Starlin Castro as a Role Player is a Dream Come True, For Everyone
It didn’t happen the way anyone would have imagined it, but Starlin Castro has become a role player for the Chicago Cubs. Since at least the start of the season, I’ve been saying this was the dream scenario. Not for Castro to be semi-demoted, but for him to no longer be viewed as a load-bearing member of the team. So much of the criticism of the shortstop’s play was born of expectations, not to mention a dearth of additional talent around him.
When Castro is one of your team’s highest-paid players and is expected to be a cornerstone for a nascent powerhouse, it’s necessarily going to draw some vitriol. But when he’s batting deep in the lineup and is no longer viewed as one of the top 6 or 7 overall talents on the roster, well, that’s something to be pretty darn happy about. Since being moved over to second base and out of the everyday lineup, Castro seems to have rediscovered the form that earned him three All-Star nods (2011, ’12, ’14) and helped him lead the NL in hits in his first full season (2011).
Everyone benefits from this new role, including Castro himself. The most obvious results have been in the stats, where a slash line of .236/.271/.304 with a wRC+ of 52 in 104 games prior to the shift became .371/.380/.586 with a 164 wRC+ in 27 games since. He’s hitting the ball harder and striking out half as much, perhaps due to a more aggressive approach. The 1.4% walk rate would seem to bear that out. But metrics alone are not the measure of a man; below is a look at just how the various parties involved can feel good about
Not only do those pulling for the Cubs get the benefit of better production, but they don’t have the added burden of worrying about when Addison Russell will eventually ascend to the throne. They can also stop worrying about how the Cubs will be able to play three shortstops at the same time. And for those who tend to maintain a level head about such things, a reduction in Castro’s playing time and an increase in his output means a sharp drop in hot takes.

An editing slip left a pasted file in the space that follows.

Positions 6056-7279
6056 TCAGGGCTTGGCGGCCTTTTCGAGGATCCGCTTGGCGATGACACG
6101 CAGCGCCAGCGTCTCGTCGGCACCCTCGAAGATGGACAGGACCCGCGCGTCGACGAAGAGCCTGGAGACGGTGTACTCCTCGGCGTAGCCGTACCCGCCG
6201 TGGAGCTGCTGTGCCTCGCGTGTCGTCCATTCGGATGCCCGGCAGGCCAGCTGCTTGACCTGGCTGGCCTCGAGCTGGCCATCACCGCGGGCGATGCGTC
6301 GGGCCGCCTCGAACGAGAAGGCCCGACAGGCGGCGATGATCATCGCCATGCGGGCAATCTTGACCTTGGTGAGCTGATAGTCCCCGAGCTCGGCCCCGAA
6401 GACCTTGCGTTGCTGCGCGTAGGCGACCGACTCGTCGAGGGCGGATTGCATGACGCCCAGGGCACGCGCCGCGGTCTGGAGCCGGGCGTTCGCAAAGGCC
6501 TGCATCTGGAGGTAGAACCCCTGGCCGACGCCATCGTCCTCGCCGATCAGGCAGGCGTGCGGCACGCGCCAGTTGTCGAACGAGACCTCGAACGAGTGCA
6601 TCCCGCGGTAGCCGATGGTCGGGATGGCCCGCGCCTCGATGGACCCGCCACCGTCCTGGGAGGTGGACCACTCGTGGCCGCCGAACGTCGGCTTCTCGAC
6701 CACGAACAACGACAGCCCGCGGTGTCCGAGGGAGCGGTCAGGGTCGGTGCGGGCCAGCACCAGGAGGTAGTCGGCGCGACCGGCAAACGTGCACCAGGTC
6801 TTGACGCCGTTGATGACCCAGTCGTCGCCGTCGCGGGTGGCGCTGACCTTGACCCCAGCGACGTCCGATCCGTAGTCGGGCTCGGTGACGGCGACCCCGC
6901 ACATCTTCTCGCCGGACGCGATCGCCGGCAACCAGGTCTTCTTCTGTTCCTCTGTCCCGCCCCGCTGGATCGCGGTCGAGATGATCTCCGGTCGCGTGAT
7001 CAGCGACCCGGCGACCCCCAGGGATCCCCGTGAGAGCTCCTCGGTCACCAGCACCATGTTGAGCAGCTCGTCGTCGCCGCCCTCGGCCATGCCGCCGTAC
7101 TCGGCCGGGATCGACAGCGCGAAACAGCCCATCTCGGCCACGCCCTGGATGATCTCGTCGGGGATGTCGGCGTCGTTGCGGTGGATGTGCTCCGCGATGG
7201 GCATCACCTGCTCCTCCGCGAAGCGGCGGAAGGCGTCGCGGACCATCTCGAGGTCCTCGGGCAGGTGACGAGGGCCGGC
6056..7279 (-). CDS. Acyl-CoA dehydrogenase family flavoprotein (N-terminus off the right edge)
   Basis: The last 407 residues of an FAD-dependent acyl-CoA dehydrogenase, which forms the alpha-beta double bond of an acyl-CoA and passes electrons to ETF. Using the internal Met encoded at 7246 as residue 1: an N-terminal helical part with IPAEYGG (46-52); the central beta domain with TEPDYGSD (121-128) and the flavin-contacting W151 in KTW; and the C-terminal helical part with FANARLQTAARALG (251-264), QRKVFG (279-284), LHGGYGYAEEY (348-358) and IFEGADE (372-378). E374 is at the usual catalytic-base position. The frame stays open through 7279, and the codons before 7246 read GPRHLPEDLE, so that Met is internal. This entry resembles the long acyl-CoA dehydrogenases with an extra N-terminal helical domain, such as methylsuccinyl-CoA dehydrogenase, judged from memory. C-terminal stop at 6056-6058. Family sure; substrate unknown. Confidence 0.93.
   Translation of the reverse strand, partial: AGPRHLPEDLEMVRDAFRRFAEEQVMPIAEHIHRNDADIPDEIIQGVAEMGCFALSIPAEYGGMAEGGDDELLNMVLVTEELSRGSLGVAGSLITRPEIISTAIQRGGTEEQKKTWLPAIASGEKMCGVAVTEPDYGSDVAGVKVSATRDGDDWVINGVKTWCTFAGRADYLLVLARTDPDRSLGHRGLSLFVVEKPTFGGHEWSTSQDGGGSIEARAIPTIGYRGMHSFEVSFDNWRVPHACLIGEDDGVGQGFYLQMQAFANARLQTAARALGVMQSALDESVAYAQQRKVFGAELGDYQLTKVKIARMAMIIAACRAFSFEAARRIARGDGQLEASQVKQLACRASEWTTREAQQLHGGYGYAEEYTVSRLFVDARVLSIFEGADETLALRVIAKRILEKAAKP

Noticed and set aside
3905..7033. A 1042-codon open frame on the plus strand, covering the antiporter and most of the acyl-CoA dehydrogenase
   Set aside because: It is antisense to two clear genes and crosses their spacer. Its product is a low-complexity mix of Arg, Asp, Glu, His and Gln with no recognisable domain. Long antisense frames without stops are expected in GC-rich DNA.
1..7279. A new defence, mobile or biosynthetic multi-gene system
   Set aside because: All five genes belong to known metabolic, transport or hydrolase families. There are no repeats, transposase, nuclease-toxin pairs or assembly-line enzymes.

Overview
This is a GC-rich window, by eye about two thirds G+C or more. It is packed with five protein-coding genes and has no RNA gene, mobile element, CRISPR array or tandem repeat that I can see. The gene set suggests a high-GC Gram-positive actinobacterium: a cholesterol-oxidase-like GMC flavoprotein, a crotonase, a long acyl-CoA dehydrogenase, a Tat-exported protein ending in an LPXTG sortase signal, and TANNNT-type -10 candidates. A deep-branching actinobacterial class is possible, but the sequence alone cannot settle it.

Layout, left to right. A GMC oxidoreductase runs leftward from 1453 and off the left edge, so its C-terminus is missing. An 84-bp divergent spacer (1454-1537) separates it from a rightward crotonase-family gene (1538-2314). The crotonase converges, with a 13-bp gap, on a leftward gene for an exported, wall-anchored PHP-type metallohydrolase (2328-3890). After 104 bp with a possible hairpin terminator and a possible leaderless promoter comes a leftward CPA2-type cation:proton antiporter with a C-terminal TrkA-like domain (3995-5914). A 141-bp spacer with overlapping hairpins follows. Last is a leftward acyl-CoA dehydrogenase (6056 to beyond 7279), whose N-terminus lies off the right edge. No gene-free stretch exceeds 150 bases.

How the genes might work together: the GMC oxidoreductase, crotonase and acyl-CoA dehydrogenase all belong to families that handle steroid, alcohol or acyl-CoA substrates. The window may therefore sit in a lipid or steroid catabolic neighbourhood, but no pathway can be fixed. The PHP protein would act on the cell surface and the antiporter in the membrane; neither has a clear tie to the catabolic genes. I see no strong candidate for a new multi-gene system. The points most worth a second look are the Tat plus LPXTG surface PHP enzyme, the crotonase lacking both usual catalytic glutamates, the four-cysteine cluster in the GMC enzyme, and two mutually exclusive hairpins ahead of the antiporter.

No longer shackled by the idea that Castro is his starting SS, Maddon can mix his various middle infield ingredients like a medieval alchemist. Russell is the only sure thing, but Castro and Javier Baez can now rotate around as starters at 2B (and 3B as well for Baez) or be deployed as defensive replacements/pinch hitters. He ripped the band-aid off when it came to making a change, so everything is easier from this point forward.
Prior to Castro’s demotion, he was a man adrift. Not enough value to the team to remain an everyday starter and not productive enough to be more than a throw-in when it came to a big trade. Now, however, the tables have turned. This move, along with the — fingers crossed — promotion of Baez — makes Castro both more expendable and more desirable. The Cubs are in a no-lose situation at this point, as they should be just fine whether they trade him or keep him.
The most important figure here is the man in the the middle of it. By respecting his manager’s decision and showing no public displeasure for the move, Castro actually improved his standing in the eyes of the general public. His play on the field has taken that to another level, as he’s actually become quite a bit more of a sympathetic figure. And while he may prefer to remain in Chicago, his resurgence virtually guarantees him a starting job somewhere else should the Cubs choose to move him.
When you get down to it, this really is the best possible scenario for everyone involved. Castro lost his spot due to his poor play, but has since earned himself more playing time. Joe Maddon has established a meritocracy, the necessity for which was generated by a massive influx of talent. No longer is this a team for which the incumbent will maintain his role so long as his pulse can still be measured. In that, Castro is the archetype for what we’d all hoped the Cubs would eventually become.
It’s not just next man up, it’s best man up. Starlin Castro is not even in the conversation of the Cubs’ best player, but if he’s able to maintain something even close to the production he’s put out since being benched, well…